|Intercommunality||CC Sausseron Impressionnistes|
|• Mayor (2020–2026)||Isabelle Mézières|
|12.69 km2 (4.90 sq mi)|
|• Density||540/km2 (1,400/sq mi)|
|Time zone||UTC+01:00 (CET)|
|• Summer (DST)||UTC+02:00 (CEST)|
|Elevation||21–111 m (69–364 ft)|
|1 French Land Register data, which excludes lakes, ponds, glaciers > 1 km2 (0.386 sq mi or 247 acres) and river estuaries.|
Auvers-sur-Oise (French pronunciation: [ovɛʁ syʁ waz] (listen), literally Auvers on Oise) is a commune in the department of Val-d'Oise, on the northwestern outskirts of Paris, France. It is located 27.2 km (16.9 mi) from the centre of Paris. It is associated with several famous artists, the most prominent being Vincent van Gogh. This was also the place where Vincent van Gogh died, apparently by suicide.
Auvers is located on the right bank of the river Oise. To the south, it is connected to Méry-sur-Oise by a bridge.
During the 19th century, a number of painters lived and worked in Auvers-sur-Oise, including Paul Cézanne, Charles-François Daubigny, Camille Pissarro, Jean-Baptiste-Camille Corot, Norbert Goeneutte, and Vincent van Gogh. Daubigny's house is now a museum where one can see paintings by the artist, his family, and friends, such as Honoré Daumier, as well as rooms decorated in period style. Charles Sprague Pearce (1851-1914) died there also. Along the river walk from Auvers toward Pontoise are a number of views which featured in the paintings of Pissarro.
During the 20th century artists continued to frequent Auvers, including Henri Rousseau (Douanier Rousseau), Otto Freundlich and Pierre Daboval. The COBRA artist Corneille spent his last years in the village and is buried a few metres from Vincent van Gogh.
|Source: EHESS and INSEE (1968-2017)|
On 1 August 1948, 17% of the territory of Auvers-sur-Oise was detached and became the commune of Butry-sur-Oise.
The current mayor is Isabelle Mézières. She was first elected in 2014, and was then re-elected in March 2020.
The creation of the church dates back to the 11th century. Louis VI le Gros (1081-1137) owned a manor in Auvers, where he often used to come to hunt. In 1131 his son, Philippe, who was the crown prince, accidentally fell from his horse and died. A chapel was erected for his burial place and this subsequently became the church Notre-Dame de l'Assomption: in 1915 it was listed as a historic monument. Together with the royal manor, they represent a major historical piece of the heritage of the city, where many famous painters came during the 19th century, such as Daubigny, Bourges, Bernard, Pearce, Bastard, Boggio or Wickenden.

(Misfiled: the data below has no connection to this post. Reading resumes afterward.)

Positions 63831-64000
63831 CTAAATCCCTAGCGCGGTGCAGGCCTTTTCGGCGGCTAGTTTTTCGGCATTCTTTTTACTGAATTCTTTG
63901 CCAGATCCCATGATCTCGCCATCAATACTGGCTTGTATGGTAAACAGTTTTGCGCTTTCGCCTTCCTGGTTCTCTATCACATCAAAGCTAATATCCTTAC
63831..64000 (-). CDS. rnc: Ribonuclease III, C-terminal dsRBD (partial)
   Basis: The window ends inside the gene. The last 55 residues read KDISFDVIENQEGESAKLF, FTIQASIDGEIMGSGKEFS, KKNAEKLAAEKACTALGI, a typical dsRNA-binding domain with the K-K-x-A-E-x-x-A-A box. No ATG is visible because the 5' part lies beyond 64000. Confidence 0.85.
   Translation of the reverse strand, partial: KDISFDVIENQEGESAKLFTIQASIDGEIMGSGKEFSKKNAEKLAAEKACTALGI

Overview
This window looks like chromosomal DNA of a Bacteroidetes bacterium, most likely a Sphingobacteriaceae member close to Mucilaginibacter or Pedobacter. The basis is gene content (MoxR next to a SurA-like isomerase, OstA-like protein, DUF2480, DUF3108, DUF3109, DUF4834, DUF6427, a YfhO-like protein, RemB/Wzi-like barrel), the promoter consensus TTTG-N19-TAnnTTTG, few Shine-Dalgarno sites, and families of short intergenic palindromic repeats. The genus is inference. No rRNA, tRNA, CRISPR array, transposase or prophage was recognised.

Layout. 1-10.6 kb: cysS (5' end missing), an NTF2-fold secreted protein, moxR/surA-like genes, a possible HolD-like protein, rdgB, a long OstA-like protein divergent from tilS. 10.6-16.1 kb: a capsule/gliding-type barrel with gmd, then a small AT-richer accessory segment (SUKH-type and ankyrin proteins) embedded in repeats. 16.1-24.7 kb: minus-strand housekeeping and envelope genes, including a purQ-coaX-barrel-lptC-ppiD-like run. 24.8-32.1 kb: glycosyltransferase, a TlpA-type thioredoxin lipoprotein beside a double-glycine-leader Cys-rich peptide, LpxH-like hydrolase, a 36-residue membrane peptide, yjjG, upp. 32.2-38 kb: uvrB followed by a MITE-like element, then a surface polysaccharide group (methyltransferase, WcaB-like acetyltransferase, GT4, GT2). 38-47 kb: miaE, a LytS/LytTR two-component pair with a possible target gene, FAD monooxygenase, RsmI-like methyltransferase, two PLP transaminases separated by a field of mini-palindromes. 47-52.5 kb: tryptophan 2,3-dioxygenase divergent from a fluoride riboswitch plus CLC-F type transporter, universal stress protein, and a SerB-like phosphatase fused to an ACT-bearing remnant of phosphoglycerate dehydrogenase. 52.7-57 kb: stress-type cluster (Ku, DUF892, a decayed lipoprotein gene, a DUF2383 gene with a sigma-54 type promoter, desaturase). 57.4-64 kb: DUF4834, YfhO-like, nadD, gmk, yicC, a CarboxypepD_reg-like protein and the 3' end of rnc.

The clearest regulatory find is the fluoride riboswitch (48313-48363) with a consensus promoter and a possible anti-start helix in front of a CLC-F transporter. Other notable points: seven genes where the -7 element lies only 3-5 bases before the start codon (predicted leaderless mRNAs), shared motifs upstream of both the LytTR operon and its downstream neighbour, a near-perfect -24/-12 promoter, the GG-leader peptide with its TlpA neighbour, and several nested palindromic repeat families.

Main article: Vincent van Gogh
Dr. Paul Gachet lived in Auvers-sur-Oise. He was acquainted with the avant-garde artists of the time. Through this connection, Vincent van Gogh moved to Auvers to be treated by him, though he considered the doctor to be in a worse state than himself. Gachet befriended Van Gogh and was the subject of two portraits, one of which, Portrait of Dr. Gachet, was sold at auction for over $80m (£48m) in 1990.
Van Gogh died from a self-inflicted gunshot wound to the chest. The room on the upper floor of the Auberge Ravoux where he died has been preserved, although no furniture remains. The Institut Van Gogh owns Auberge Ravoux, organizes the visits of Van Gogh's room and has opened a restaurant in the dining room. Auvers-sur-Oise is the final resting place of both Vincent and his brother Theo van Gogh, who died six months later.
Auvers-sur-Oise is served by two stations on the Transilien Paris – Nord suburban rail line: Chaponval and Auvers-sur-Oise. The stations both lie on the line Pontoise-Creil. Between April and October, on Saturdays, Sundays and public holidays, direct trains go from Paris Gare du Nord to Auvers.
Auvers is also served by two bus lines : 95 07 and 95 17.